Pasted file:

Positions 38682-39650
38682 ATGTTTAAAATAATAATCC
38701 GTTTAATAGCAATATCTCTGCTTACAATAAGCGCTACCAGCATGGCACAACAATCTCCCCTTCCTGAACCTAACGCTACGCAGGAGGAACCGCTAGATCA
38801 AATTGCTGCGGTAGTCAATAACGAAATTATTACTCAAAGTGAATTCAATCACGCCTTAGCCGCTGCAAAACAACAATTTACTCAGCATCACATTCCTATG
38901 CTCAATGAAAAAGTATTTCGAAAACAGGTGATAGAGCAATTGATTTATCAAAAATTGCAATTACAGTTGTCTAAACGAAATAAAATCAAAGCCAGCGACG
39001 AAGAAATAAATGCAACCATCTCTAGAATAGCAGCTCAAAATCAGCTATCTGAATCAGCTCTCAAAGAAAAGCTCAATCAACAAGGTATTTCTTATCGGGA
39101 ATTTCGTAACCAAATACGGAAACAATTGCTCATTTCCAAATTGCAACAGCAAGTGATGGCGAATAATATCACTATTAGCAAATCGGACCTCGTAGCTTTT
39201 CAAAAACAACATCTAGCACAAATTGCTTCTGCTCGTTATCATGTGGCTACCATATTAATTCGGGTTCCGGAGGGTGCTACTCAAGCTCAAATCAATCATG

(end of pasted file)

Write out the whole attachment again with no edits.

Positions 38682-39650
38682 ATGTTTAAAATAATAATCC
38701 GTTTAATAGCAATATCTCTGCTTACAATAAGCGCTACCAGCATGGCACAACAATCTCCCCTTCCTGAACCTAACGCTACGCAGGAGGAACCGCTAGATCA
38801 AATTGCTGCGGTAGTCAATAACGAAATTATTACTCAAAGTGAATTCAATCACGCCTTAGCCGCTGCAAAACAACAATTTACTCAGCATCACATTCCTATG
38901 CTCAATGAAAAAGTATTTCGAAAACAGGTGATAGAGCAATTGATTTATCAAAAATTGCAATTACAGTTGTCTAAACGAAATAAAATCAAAGCCAGCGACG
39001 AAGAAATAAATGCAACCATCTCTAGAATAGCAGCTCAAAATCAGCTATCTGAATCAGCTCTCAAAGAAAAGCTCAATCAACAAGGTATTTCTTATCGGGA
39101 ATTTCGTAACCAAATACGGAAACAATTGCTCATTTCCAAATTGCAACAGCAAGTGATGGCGAATAATATCACTATTAGCAAATCGGACCTCGTAGCTTTT
39201 CAAAAACAACATCTAGCACAAATTGCTTCTGCTCGTTATCATGTGGCTACCATATTAATTCGGGTTCCGGAGGGTGCTACTCAAGCTCAAATCAATCATG